McConnell is in his second term as Minority Leader, and he is certainly not without his critics. He's reserved and soft-spoken, enters the spotlight reluctantly and likes to avoid controversy. But his colleagues say the health care debate has given him the opportunity to do what he does best: convince Members that sticking together is the only way to serve as an effective minority.

"I think it's been masterful," National Republican Senatorial Committee Chairman John Cornyn (Texas) said, adding that McConnell has been able to keep the GOP Conference together despite early concerns that its losses over the past two cycles would further fracture the group. "He's kept all of us together. We've been enormously successful," he said.

As part of that, McConnell has tried to give his Members significant roles in the GOP health care effort. While he takes to the Senate floor and hits the Sunday talk show circuit - he's appeared 16 times this year - his colleagues have led the party's day-to-day messaging and legislative fights. McConnell has looked to his colleagues to carry out the ground game, whether it's putting on weekly Web videos, holding regular pen-and-pad appearances with reporters or spearheading the party's procedural fights. In the latest example, Sen. Tom Coburn (Okla.) is leading the GOP Conference's effort to force a reading of the entire health care bill, which could take several days.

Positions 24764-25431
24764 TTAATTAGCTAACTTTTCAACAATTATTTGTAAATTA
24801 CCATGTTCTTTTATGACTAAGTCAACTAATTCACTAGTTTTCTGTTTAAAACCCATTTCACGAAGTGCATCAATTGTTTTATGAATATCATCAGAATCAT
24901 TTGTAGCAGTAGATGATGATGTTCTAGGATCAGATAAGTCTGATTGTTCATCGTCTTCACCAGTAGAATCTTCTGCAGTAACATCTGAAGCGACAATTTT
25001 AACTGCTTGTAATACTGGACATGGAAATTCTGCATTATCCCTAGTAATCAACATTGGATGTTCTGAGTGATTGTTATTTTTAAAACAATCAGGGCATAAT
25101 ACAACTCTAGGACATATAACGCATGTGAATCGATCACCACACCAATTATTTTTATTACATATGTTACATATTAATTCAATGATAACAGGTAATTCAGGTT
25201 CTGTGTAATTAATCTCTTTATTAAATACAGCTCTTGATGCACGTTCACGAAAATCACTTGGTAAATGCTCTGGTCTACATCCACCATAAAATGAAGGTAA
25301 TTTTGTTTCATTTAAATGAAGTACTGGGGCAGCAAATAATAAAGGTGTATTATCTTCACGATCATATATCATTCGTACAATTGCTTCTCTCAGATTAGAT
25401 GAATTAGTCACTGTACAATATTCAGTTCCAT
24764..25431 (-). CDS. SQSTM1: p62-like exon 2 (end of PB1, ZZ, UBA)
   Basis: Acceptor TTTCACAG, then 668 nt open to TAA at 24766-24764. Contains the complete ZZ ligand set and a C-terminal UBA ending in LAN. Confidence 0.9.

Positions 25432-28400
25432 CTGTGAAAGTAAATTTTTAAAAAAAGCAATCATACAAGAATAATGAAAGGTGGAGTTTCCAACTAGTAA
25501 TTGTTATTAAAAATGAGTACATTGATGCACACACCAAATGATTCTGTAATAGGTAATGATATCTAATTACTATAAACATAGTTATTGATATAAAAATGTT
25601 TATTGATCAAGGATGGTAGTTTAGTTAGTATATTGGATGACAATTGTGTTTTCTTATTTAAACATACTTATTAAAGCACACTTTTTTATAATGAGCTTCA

"When you don't have the White House and you don't have the majority, there is no one national messenger. ... I view my job as to frame the message and sell it to my Members and selling to the American people," McConnell said in an interview this week, adding that when Republicans are united, "you have a better chance of doing that."